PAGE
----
Celebrating Women with a Glass of Champagne.

CELEBRATING WOMEN
by Carol Browne

March is Women’s History Month, an event that can be traced back to 1911 when the first International Women’s Day (March 8th) was initiated in the USA. In 1981 Congress authorised the President of the USA to proclaim that the week beginning 7th March should be Women’s History Week. The National Women’s History Project subsequently petitioned Congress which led to the month of March 1987 being designated as Women’s History Month. Congress continued to pass annual resolutions requesting the president to make a proclamation to this effect and this has continued down the years.

This month is celebrated in a variety of ways, from demonstrations of respect, love and admiration for women, to acknowledgement of their political, historical and social achievements and contributions. It is also a time to speak out for women’s rights, to bring to light the struggles many women face now and to honour those they have overcome in the past. As we are becoming more and more aware of the roles women have played throughout history, it is fitting that we remember the stories of Holocaust survivors like Krystyna Porsz, who are such powerful examples of the resilience of the human spirit and the endurance of women in particular.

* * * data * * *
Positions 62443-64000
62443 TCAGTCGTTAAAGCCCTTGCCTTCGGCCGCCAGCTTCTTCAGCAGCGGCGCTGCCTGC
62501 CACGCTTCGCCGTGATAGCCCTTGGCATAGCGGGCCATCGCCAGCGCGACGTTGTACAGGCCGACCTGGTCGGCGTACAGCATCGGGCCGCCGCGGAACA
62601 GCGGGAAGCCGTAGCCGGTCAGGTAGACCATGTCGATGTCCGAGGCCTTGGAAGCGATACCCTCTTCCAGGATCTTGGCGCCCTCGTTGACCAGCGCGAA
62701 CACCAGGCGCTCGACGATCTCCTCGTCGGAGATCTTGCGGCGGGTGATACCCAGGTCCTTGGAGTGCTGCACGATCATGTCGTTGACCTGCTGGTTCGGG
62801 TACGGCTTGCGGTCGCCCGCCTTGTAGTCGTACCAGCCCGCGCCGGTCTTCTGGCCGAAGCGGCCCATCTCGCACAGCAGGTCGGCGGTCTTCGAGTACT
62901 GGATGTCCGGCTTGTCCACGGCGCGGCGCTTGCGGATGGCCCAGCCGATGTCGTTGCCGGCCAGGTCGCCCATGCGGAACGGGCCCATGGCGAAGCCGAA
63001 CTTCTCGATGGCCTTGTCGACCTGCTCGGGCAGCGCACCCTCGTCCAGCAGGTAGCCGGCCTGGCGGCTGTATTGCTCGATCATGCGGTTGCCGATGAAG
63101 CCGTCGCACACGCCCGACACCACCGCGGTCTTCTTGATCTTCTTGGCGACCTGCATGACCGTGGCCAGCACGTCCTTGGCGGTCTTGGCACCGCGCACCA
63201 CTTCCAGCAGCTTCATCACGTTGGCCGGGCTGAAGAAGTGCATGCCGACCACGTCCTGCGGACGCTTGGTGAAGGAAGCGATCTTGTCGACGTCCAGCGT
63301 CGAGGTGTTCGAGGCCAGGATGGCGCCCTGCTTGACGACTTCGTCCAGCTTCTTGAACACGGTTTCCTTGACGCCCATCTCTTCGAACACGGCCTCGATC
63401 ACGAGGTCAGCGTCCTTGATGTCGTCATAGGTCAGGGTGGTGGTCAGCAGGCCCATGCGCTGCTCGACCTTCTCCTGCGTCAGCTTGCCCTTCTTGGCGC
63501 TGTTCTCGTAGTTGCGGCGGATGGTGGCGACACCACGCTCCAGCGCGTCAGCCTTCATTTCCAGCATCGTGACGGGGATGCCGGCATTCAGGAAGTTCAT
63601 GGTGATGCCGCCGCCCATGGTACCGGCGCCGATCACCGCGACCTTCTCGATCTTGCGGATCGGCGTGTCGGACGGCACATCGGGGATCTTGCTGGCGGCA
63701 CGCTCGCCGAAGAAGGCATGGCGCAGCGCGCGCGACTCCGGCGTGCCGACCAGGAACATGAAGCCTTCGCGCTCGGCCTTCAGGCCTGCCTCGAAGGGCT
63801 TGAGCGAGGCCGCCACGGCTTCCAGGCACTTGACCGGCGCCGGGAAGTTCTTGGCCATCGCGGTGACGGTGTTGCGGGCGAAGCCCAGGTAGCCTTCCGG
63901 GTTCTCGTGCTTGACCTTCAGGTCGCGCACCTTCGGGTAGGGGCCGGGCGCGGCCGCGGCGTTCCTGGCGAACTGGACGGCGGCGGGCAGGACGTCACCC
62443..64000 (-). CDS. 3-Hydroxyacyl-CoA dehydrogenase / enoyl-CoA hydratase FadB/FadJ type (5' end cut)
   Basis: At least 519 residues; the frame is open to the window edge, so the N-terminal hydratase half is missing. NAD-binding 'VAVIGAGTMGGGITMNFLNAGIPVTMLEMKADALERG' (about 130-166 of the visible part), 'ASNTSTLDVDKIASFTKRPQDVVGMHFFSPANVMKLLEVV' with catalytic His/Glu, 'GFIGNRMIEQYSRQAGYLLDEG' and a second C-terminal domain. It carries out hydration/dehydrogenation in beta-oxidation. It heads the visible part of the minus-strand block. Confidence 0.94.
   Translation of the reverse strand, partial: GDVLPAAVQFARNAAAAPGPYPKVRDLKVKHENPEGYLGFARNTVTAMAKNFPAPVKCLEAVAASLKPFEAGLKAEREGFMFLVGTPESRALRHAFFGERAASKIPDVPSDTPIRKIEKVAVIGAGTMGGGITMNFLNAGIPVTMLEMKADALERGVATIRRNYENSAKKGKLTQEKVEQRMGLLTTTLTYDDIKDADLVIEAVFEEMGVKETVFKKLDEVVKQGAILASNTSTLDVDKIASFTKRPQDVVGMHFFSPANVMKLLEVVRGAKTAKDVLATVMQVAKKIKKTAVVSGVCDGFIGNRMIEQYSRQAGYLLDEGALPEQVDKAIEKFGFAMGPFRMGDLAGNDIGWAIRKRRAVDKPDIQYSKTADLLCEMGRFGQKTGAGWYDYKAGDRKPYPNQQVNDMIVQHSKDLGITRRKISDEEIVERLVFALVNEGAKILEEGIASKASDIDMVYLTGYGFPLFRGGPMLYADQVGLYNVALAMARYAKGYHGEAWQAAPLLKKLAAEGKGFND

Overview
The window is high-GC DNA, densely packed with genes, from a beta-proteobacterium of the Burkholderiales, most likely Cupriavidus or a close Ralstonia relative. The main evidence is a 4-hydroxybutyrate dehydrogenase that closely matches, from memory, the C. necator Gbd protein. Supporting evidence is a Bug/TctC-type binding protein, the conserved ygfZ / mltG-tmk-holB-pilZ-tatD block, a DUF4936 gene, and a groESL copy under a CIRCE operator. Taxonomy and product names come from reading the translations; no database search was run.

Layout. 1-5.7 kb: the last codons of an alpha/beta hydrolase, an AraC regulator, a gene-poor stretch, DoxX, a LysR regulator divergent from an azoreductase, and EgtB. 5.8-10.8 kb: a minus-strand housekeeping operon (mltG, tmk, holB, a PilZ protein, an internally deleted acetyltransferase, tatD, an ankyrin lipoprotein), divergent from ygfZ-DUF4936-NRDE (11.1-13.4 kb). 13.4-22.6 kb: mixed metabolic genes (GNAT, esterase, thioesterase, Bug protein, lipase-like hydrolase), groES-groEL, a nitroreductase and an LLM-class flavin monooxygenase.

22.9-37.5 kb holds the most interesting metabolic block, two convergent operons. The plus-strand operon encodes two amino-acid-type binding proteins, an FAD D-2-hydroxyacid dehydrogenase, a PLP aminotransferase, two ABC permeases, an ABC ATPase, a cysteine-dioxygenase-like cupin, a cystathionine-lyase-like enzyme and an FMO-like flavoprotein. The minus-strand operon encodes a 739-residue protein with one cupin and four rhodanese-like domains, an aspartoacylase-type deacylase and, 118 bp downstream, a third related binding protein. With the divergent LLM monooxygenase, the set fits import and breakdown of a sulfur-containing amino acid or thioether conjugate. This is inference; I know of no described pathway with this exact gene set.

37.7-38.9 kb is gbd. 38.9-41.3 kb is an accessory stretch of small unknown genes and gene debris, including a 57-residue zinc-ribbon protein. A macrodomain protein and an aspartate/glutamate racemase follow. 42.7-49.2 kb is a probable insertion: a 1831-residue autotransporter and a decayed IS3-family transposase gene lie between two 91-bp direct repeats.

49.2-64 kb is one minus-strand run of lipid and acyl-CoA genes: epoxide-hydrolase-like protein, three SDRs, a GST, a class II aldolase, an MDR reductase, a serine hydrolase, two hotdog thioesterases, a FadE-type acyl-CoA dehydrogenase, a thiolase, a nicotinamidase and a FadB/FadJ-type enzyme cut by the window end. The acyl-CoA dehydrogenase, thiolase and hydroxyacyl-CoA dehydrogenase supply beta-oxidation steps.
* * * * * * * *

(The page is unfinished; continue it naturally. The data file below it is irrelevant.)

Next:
If, like Krystyna, you were just 18 years old, your country was invaded and your family threatened, what would you do to survive? Being Krystyna is one woman’s story of surviving horror and loss in Poland during World War II. It’s a story with lessons still relevant to us today.

To celebrate Women’s History Month with a beverage appropriate to the era, why not try a recipe for a Champagne Cocktail that dates back to World War II?